Afghan Elections Once Again Marked By Allegations Of Fraud
Afghanistan's parliamentary elections were marked by another round of allegations of widespread voter fraud, once again bringing to the forefront the question; what exactly are we trying to accomplish in Afghanistan ?
Yesterday’s parliamentary elections in Afghanistan are being accompanied by yet another round of allegations of widespread election fraud:
A day after Afghan parliamentary elections, scores of accounts of local ballot stuffing as well as the suppression of voting like that in Nagahan are beginning to surface, especially from the troubled provinces in the south and east. It is too early to say how widespread the problems were, but in several provinces there were certainly irregularities, if not outright fraud, intended to help particular candidates.
“There’s not, so far, a clear indication of massive or systematic fraud, but there will very likely be quite a few cases of retail fraud combined with widespread irregularities,” said Staffan de Mistura, the United Nations special representative here.
But retail, or localized, fraud is often all that is needed to sway parliamentary elections where the margins can be tiny. Each province is allocated seats in Parliament based on a rough estimate of its population. (There has not been a census in decades.) The top vote getters in each province win the seats.
In Herat Province, for instance, there are 17 seats, five reserved for women and 12 for men. So from a field of about 125 male candidates, the top 12 will go to Parliament. While the candidates at the very top may amass tens of thousands of votes, at the bottom, where 2,500 votes may be enough to win the 12th slot, the margins tend to be smaller.
At that level, it does not require much to tip the balance, and candidates who think they are close may try anything to manipulate the system, said Martine van Bijlert, a political analyst for the Afghan Analysts Network, who has tracked elections for the past several years here.
Helmand Province, an election commission official was arrested with what were said to be 1,500 fake voter registration cards she was suspected of trying to use for her mother, a candidate, and in Paktika Province, a man was arrested with 1,600 fake cards.
At a polling center at Ghazi Khan High School in Kunduz, journalists and observers watched as election officials and supporters of some candidates locked the doors for two hours and filled out ballots themselves.
The Free and Fair Elections Foundation complained that in nearly 3,000 polling centers — or more than half of the total — its monitors discovered that the ink being used to mark voters’ fingers, and prevent repeated voting, was easily washed off, even though it was supposed to have been indelible.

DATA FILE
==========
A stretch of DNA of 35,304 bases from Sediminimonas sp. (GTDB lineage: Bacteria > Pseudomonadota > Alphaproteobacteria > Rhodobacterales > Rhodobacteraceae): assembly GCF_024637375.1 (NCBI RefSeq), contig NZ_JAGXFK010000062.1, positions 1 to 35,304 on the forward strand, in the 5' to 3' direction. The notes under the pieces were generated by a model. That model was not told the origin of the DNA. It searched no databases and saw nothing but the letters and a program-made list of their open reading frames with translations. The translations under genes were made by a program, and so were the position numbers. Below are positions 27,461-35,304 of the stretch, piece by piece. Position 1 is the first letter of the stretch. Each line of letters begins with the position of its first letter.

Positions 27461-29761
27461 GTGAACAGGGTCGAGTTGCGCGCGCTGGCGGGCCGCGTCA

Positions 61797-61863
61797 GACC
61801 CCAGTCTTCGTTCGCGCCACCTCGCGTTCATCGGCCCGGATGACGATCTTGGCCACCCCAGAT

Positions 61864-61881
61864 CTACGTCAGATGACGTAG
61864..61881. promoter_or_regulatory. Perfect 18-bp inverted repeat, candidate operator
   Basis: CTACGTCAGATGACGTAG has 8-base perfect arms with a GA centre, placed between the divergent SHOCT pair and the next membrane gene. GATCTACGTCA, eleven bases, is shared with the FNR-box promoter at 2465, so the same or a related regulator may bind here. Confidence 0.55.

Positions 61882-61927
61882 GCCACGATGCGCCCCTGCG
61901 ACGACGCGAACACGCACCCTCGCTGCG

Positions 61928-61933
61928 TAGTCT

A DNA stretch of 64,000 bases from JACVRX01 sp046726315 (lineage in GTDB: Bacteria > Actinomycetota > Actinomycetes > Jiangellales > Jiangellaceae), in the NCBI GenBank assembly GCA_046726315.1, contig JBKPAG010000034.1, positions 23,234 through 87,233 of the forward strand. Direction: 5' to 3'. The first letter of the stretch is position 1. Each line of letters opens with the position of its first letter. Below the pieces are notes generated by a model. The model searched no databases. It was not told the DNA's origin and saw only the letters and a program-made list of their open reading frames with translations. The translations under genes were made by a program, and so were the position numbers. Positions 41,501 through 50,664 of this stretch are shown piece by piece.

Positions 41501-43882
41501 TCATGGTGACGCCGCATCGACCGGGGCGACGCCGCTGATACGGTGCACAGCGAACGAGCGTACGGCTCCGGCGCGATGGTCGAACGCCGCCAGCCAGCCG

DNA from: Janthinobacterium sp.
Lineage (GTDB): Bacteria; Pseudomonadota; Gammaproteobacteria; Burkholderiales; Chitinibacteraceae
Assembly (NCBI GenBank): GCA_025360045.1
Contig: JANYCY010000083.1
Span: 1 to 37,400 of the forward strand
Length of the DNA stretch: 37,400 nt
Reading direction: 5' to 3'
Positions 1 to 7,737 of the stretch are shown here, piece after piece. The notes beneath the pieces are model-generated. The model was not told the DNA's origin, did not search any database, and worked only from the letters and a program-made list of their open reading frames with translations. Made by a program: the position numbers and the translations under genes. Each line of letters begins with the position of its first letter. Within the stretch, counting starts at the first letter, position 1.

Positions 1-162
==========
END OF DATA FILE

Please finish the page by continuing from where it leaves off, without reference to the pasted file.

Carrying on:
And if those are the examples where the fraud was actually discovered, once can imagine that similar incidents went undetected throughout the country and that, much like the 2009 Presidential elections, the results, whatever they might be, will be tainted both internationally, and in the minds of the Afghan people, as tainted and illegitimate. Hamid Karzai, after all, is currently President of Afghanistan because he “won” an election that his opponent refused to accept as legitimate after it was clear that the run-off would be tainted by the same fraud that tainted the first round of the elections. The United States accepted the result because we had to, and because getting directly involved in the selection of the leader of Afghanistan would have been akin to President Kennedy’s involvement in the course of events that led to the assassination of Ngo Dinh Diem in 1963, an action which made further American involvement in Vietnam virtually inevitable.
All of this, of course, bring up yet again, the question of what exactly the United States is doing in Afghanistan, whether we can accomplish the goals we’ve set forward, and whether we should even try to accomplish those goals. If nothing else, the brief history of “democracy” in Afghanistan reveals it to be largely a fraud. It’s not even so much that the country is under the control of a tinpot dictator in Kabul and his cronies, though, because the truth of the matter is that the national government appears to have very little real support outside the capital itself. Afghanistan still is, as it has been for centuries if not millennia, a tribal society, and it’s the tribes that have the real control. Added to this is a populace with one of the lowest literacy rates in the world. Pretending we can create a democratic society in such conditions is both foolish and naive.
So, here we are again with another round of elections conducted by our putative ally that are plainly fraudulent. The Afghan people know their “democracy” is a fraud, and the Taliban and their allies stand ready to exploit that, and it seems likely that whatever confidence remains in the central government will slip away. Meanwhile, the question remains — Why are we still in Afghanistan ? What is it that we’re defending there ? And, most importantly, when we will know we’ve succeeded ?